Sat, Jun 10, 2023 @ 17:01 GMT
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Sunset Market Commentary


FX trading was extremely subdued in the run up to today’s US CPI release. Core bonds continued their post-payrolls drift south with the front end of the curve underperforming. Headline March US CPI eventually slowed from 0.4% M/M to 0.1% M/M (vs 0.2% M/M expected) with the annual figure falling from 6% Y/Y to 5% Y/Y (vs 5.1% Y/Y and lowest since May 2021). Core inflation printed exactly in line with consensus at 0.4% M/M (from 0.5%) and 5.6% Y/Y (from 5.5%; first increase since September 2022). Diving into the numbers shows core services rising by 0.4% M/M to be up 7.1% Y/Y with shelter costs increasing by 0.8% M/M and 8.2% Y/Y. The bigger inflation picture was thus by and large in line with forecasts. However, the market reaction was again quite large. Markets have become extremely sensitive to deviations from consensus, especially to the downside, since the collapse of some regional banks. We’ve seen the same reaction function last week following ISM’s, JOLTS and ADP employment. It led the Fed to drop forward guidance on ongoing rate increases with the March dot plot penciling in a final 25 bps move before pausing to watch how the fallout from the collapse of the likes of SVB would affect the economy. Several Fed governors expect a credit crunch to slow growth and help tackle inflation. Their guestimate is that it could have the effect of 1 to 3 additional 25 bps rate hikes. Tonight’s FOMC Minutes of that meeting could provide more insight on the issue. Our view is still that stubborn core inflation won’t allow the Fed to put its guard down in the inflation battle. Pausing too soon risks becoming the bigger policy mistake, allowing inflation to re-accelerate later on. Anyway, that’s not how markets look at it and we fear the current reaction function will remain the default one in coming weeks/months. US Treasury yields currently lose up to 4 bps at the front end of the curve (2-yr), but they are recovering from intraday lows (>-15 bps). US Treasuries in the process massively outperform German Bunds with Bund yields rising 5.9 bps (30-yr) to 7.8 bps (2-yr). The dollar spiked lower on the release with EUR/USD currently testing the March high at 1.0973. The YTD high at 1.1033 remains out of reach for the moment. The trade-weighted dollar (DXY) changes hands at 101.60, just above the March low at 101.41. EUR/GBP (0.8814) followed the move higher in EUR/USD, exiting the narrow 0.8750-0.88 range for the first time since April. The YTD low at 100.82 is still further away. European stock markets gain around 0.5% with key US indices opening 0.6%-0.8% stronger.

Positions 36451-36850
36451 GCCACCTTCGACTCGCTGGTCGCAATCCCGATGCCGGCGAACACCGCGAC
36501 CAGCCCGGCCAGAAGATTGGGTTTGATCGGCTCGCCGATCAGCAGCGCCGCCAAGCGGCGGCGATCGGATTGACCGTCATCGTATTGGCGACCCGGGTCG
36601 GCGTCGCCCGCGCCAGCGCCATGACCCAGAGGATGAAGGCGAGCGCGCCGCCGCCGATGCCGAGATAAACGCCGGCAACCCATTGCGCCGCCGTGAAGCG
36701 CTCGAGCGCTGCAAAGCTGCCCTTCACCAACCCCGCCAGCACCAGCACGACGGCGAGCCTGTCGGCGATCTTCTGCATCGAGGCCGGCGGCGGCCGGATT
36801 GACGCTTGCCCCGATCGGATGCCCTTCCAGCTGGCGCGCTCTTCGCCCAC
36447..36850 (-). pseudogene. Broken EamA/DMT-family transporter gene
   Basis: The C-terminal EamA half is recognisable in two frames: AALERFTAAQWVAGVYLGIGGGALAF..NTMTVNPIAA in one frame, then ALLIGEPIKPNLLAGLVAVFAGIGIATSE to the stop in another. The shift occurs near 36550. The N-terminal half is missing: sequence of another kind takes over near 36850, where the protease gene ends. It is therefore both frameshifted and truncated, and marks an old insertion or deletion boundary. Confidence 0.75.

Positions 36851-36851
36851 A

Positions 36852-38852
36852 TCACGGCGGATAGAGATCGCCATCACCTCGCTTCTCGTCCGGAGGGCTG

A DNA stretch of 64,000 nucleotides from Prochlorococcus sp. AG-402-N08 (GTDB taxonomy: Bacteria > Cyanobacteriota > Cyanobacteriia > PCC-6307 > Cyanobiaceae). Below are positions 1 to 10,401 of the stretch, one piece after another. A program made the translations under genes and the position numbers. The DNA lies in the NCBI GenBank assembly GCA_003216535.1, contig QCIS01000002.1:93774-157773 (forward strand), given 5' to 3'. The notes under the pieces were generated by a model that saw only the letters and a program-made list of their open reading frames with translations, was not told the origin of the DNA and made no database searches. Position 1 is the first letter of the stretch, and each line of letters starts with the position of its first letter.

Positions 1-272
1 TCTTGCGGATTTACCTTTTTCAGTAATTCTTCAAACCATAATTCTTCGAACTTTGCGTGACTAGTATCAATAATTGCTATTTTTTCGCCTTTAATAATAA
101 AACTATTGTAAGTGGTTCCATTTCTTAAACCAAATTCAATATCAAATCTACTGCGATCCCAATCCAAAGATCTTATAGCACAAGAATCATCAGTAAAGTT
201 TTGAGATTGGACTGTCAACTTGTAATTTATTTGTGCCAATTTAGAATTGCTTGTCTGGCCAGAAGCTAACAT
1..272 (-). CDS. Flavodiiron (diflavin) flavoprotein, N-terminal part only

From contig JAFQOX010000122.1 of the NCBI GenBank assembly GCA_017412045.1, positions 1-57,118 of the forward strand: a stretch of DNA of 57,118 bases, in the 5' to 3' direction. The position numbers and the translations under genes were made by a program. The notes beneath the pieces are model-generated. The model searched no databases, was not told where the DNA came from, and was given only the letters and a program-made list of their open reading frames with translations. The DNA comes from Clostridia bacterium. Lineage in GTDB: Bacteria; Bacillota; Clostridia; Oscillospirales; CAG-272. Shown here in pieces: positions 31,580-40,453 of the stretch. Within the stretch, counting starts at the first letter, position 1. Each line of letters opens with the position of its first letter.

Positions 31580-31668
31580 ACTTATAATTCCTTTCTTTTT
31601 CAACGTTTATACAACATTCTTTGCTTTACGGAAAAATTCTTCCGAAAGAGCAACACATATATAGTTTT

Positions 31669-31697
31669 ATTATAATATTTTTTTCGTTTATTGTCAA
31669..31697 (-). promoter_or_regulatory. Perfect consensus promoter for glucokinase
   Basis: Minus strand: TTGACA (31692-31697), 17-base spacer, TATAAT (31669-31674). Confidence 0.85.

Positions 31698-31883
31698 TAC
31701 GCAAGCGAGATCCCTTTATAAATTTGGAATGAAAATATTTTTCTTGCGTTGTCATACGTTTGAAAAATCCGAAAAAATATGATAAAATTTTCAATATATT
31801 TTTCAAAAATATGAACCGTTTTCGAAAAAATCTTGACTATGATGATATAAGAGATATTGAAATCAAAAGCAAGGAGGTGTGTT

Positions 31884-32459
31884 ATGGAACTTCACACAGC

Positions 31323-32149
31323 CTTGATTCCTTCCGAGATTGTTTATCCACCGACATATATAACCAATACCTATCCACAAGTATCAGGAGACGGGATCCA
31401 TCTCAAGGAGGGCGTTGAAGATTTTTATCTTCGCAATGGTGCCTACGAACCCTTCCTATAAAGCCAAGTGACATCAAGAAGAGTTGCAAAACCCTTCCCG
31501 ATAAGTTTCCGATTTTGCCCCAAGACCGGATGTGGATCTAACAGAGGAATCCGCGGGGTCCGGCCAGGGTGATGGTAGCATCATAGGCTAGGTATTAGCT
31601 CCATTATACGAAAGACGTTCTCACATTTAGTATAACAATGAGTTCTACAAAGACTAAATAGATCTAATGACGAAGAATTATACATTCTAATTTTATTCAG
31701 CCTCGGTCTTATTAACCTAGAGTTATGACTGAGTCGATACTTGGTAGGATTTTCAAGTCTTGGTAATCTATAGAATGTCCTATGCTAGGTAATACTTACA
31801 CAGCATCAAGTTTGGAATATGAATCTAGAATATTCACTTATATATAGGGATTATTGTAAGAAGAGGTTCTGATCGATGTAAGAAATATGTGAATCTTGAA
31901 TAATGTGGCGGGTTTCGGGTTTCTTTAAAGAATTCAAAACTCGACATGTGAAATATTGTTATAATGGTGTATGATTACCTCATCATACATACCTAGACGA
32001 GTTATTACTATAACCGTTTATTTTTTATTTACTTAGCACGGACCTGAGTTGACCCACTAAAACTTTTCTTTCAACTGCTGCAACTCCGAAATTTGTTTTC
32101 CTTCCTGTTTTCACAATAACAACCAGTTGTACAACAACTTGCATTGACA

News Headlines

Hungarian inflation barely eased in March, coming down from a 27-year high of 25.4% to 25.2% Y/Y. Monthly dynamics remain very strong, coming in at 0.8% M/M. Food inflation is once again a key driver, registering a 1.5% M/M increase. But excluding that component (amongst other ones) shows no improvement, on the contrary. Core inflation even accelerated from 25.2% to 25.7% with sticky services inflation rising 1.9% M/M or 13% Y/Y. The latter combined with a 16% Y/Y wage dynamic could slow the disinflationary process in coming months. Today’s inflation print gives the central bank no room to cut rates anytime soon. KBC Economics expects the hawkish stance from the NBH to remain with us in the following weeks, making a cut in April unlikely and in May at the very least uncertain. Once started, the O/N tender rate (currently 18%) may be cut at a 100 bps/meeting pace. The Hungarian forint reacted stoic with EUR/HUF trading unchanged at around 375.70. In a broader perspective, the currency had a good run since mid-March, bringing it to around the strongest levels in a year.

Fewer German companies plan to increase prices in the next three months, the ifo Institute’s latest survey finds. For the economy as a whole, price expectations balance fell for a sixth month straight from 29.2 points to 27.2. This compares to a peak/series high of 60.6 points set in April 2022. The current reading is nevertheless markedly higher than the long-term average of 14.3. The easing was broad-based across sectors, with construction and manufacturing taking the lead, trade followed at a distance. Companies in the services sector on the other hand marginally strengthened their price plans again, from 31.7 to 34.7 points.

KBC Bank
KBC Bank
This non-exhaustive information is based on short-term forecasts for expected developments on the financial markets. KBC Bank cannot guarantee that these forecasts will materialize and cannot be held liable in any way for direct or consequential loss arising from any use of this document or its content. The document is not intended as personalized investment advice and does not constitute a recommendation to buy, sell or hold investments described herein. Although information has been obtained from and is based upon sources KBC believes to be reliable, KBC does not guarantee the accuracy of this information, which may be incomplete or condensed. All opinions and estimates constitute a KBC judgment as of the data of the report and are subject to change without notice.

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